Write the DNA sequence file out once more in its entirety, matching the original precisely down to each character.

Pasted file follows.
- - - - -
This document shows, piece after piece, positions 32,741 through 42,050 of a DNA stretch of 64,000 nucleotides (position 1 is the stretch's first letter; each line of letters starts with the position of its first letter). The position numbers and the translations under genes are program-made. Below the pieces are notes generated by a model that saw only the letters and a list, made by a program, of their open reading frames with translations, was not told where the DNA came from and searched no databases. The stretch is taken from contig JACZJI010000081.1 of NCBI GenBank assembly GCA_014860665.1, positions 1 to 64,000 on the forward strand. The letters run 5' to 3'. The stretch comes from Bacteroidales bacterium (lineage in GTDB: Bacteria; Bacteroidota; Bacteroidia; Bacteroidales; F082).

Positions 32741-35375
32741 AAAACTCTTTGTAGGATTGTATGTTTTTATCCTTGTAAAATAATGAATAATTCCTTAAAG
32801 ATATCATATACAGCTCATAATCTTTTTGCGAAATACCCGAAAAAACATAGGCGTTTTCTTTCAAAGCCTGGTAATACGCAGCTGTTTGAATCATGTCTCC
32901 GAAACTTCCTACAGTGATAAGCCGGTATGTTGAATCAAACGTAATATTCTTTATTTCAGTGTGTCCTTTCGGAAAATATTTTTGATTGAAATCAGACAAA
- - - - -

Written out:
This document shows, piece after piece, positions 32,741 through 42,050 of a DNA stretch of 64,000 nucleotides (position 1 is the stretch's first letter; each line of letters starts with the position of its first letter). The position numbers and the translations under genes are program-made. Below the pieces are notes generated by a model that saw only the letters and a list, made by a program, of their open reading frames with translations, was not told where the DNA came from and searched no databases. The stretch is taken from contig JACZJI010000081.1 of NCBI GenBank assembly GCA_014860665.1, positions 1 to 64,000 on the forward strand. The letters run 5' to 3'. The stretch comes from Bacteroidales bacterium (lineage in GTDB: Bacteria; Bacteroidota; Bacteroidia; Bacteroidales; F082).

Positions 32741-35375
32741 AAAACTCTTTGTAGGATTGTATGTTTTTATCCTTGTAAAATAATGAATAATTCCTTAAAG
32801 ATATCATATACAGCTCATAATCTTTTTGCGAAATACCCGAAAAAACATAGGCGTTTTCTTTCAAAGCCTGGTAATACGCAGCTGTTTGAATCATGTCTCC
32901 GAAACTTCCTACAGTGATAAGCCGGTATGTTGAATCAAACGTAATATTCTTTATTTCAGTGTGTCCTTTCGGAAAATATTTTTGATTGAAATCAGACAAA